Skip to content

Pesto Sold in 14 States Recalled Due to Health Concerns, FDA Warns

Products were pulled from Trader Joe's locations after being packaged in the wrong containers.

Pasta lovers know that pesto is not to be overlooked—even in favor of a delicious bolognese or a creamy Alfredo. It's light enough to mix into any kind of pasta, but tasty enough to pack a punch when added to a carb-heavy dish. Because pesto is so versatile, the basil-based sauce is likely one of your kitchen staples. But if you recently picked some up from Trader Joe's, you'll want to double-check your fridge, as the U.S. Food and Drug Administration (FDA) just posted a recall notice for pesto sold in 14 states. Read on to find out more about the latest pulled product.

READ THIS NEXT: Lay's Potato Chips Recalled Over Health Concerns, FDA Warns.

Pesto products were packaged incorrectly.

recalled trader joe's pesto

According to a May 9 FDA recall notice, Bakkavor USA is voluntarily recalling Trader Joe's Genova Pesto. Impacted products have a Universal Product Code (UPC) of 0015 7353, which can be found on the side label, and a Use By date of May 27, 2023. Recalled pesto also has a time stamp between 06:28 and 07:07 printed on the bottom of the seven-ounce tub.

The affected products were distributed to Trader Joe's stores in 14 states, the FDA said, namely Alabama, Arizona, California, Florida, Georgia, Idaho, Nevada, North Carolina, Oregon, South Carolina, Tennessee, Utah, Virginia, and Washington, between April 28 and April 30.

Per the recall notice, Bakkavor USA initiated the recall "after it was discovered at a retail store that the Genova Pesto was mistakenly packaged into tubs marked 'Hummus Dip.'"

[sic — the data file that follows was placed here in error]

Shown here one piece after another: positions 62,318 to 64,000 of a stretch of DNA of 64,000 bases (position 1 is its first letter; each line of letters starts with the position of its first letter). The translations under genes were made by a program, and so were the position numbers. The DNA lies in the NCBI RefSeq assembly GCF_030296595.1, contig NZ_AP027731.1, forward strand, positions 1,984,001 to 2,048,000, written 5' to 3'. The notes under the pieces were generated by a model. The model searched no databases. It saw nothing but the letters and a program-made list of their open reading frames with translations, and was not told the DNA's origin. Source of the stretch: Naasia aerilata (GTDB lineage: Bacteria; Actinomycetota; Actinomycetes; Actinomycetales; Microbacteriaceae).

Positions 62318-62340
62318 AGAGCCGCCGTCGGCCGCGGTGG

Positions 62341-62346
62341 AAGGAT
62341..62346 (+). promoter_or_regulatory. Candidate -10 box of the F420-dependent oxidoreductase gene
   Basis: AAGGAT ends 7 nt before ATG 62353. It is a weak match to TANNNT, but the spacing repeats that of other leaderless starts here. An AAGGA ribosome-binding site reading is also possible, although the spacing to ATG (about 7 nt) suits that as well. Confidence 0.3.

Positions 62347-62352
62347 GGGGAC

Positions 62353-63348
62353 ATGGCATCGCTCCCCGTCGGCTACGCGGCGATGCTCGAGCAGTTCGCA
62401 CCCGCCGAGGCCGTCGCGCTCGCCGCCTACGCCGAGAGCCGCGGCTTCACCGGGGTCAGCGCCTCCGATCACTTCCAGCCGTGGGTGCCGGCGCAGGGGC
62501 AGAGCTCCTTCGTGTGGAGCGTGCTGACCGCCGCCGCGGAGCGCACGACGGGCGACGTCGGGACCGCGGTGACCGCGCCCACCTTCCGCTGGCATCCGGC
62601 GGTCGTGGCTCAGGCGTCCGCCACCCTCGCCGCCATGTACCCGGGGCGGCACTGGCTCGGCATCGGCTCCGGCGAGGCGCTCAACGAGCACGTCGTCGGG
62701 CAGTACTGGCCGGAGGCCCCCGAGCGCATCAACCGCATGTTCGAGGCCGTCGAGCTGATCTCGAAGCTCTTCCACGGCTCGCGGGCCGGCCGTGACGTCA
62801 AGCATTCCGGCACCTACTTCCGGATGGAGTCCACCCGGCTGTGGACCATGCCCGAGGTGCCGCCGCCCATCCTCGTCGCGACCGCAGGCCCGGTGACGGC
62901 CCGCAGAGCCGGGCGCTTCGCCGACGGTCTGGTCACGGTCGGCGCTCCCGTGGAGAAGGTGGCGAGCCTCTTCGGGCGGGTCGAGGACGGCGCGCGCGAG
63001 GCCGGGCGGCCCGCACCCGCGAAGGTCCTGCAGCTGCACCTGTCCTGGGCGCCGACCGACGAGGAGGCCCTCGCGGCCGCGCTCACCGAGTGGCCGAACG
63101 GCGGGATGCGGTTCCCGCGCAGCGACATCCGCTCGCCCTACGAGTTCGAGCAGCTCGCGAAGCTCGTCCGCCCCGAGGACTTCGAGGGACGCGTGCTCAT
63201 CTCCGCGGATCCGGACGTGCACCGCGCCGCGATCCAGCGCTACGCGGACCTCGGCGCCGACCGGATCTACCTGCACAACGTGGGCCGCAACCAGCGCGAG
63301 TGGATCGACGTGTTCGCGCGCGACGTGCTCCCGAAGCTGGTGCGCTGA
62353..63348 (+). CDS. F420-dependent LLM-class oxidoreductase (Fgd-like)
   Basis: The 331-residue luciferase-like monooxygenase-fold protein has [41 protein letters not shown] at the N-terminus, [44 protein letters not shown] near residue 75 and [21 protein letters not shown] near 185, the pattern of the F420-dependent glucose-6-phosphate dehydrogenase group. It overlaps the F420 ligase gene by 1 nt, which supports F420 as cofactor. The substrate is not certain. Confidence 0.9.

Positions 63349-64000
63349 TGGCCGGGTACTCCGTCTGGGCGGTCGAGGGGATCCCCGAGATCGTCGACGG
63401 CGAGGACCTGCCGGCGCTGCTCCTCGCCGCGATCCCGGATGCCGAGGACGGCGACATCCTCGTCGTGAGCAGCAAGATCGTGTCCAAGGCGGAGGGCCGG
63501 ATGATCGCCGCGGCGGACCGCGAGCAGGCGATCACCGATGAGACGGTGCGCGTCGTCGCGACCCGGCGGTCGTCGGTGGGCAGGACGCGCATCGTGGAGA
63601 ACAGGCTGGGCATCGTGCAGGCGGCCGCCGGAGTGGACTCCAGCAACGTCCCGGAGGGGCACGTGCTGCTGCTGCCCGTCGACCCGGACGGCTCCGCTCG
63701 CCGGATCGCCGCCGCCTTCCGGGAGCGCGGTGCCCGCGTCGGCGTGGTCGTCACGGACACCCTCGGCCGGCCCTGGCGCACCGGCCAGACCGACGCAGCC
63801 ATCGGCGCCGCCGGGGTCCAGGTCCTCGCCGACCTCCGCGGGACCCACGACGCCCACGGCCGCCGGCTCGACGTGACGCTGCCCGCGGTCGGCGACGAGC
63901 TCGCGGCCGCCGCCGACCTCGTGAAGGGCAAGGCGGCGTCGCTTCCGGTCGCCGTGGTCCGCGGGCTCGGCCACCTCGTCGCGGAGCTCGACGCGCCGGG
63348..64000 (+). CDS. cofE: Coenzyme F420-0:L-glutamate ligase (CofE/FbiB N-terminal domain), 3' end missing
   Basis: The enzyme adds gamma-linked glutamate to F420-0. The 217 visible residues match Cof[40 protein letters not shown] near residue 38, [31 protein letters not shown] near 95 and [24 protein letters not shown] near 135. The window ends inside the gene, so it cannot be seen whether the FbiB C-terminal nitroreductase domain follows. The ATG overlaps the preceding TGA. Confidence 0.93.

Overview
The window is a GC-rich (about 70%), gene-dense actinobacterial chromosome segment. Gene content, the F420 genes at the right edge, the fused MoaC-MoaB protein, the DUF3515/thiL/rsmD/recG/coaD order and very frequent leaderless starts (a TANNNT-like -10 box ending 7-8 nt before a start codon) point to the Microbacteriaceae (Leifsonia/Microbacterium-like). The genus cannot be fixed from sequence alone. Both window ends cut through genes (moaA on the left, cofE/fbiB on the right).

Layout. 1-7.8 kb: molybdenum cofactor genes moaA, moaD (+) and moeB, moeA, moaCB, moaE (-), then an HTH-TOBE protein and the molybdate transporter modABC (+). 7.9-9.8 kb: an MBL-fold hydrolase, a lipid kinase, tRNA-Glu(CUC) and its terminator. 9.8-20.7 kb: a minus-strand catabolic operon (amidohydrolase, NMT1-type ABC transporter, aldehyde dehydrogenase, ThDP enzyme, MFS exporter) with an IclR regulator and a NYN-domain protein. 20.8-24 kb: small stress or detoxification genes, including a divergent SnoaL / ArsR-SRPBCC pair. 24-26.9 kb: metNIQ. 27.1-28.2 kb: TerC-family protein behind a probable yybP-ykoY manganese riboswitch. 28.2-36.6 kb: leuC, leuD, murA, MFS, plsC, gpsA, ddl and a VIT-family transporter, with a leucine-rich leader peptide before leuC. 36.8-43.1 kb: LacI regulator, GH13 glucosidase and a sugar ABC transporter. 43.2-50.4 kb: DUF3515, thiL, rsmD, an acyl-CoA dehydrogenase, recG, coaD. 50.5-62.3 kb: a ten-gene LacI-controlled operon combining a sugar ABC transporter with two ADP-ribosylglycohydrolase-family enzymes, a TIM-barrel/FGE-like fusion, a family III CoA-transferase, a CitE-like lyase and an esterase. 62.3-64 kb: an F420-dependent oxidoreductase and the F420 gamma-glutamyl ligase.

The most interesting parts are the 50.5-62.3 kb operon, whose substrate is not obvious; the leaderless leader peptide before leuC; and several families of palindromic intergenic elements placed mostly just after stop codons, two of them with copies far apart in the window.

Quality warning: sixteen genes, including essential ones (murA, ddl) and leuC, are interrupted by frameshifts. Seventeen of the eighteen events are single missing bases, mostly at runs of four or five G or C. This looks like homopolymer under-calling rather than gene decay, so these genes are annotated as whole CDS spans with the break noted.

The FDA confirmed that all recalled products have been removed from shelves and that there is an ongoing investigation to determine "the root cause of this error."

The pesto contains undeclared allergens.

recalled trader joe's genova pesto

The Genova Pesto contains both milk and walnuts. However, since it's packaged in the hummus tubs, there is no "allergen declaration" for either ingredient.

"The product may contain undeclared milk and walnuts," the FDA notice reads. "People who have an allergy or severe sensitivity to milk or walnuts run the risk of serious or life-threatening allergic reactions if they consume this product."

No illnesses or allergic reactions connected to the pesto have been reported to date, the FDA said.

RELATED: For more up-to-date information, sign up for our daily newsletter.

You can return the pesto for a full refund.

Trader Joe's discount retailer storefront, shopping carts - Saugus, Massachusetts USA

If you have recalled pesto in your fridge—and you have a milk or walnut allergy—the FDA urges you not to eat it.

Those with allergies who have purchased or received donations of Trader Joe's Genova Pesto can either throw it out or return it to any Trader Joe's store for a refund.

If you have specific questions about the recall, you can contact Bakkavor USA at 855-321-7504 between 9 a.m. and 4 p.m. Eastern Standard Time (EST).

Potato chips were also recalled due to undeclared allergens.

Lay's a popular brand of potato chips on display at an aisle in a supermarket.

Several products have been recalled due to allergy-related concerns recently, including Lay's Classic Potato Chips.

According to a May 4 notice from the FDA, Frito-Lay issued a voluntary recall for a "limited number" of chips distributed in Connecticut, Maine, Massachusetts, and New Hampshire.

The products were pulled after a consumer complaint that led to an investigation, through which Frito-Lay discovered that the recalled chips may contain undeclared milk ingredients from the brand's sour cream and onion chips. Consumers with milk allergies were instructed not to eat the recalled chips and to throw them away immediately.

Abby Reinhard
Abby Reinhard is a Senior Editor at Best Life, covering daily news and keeping readers up to date on the latest style advice, travel destinations, and Hollywood happenings. Read more
Filed Under
 •  •
Sources referenced in this article
  1. Source:
  2. Source: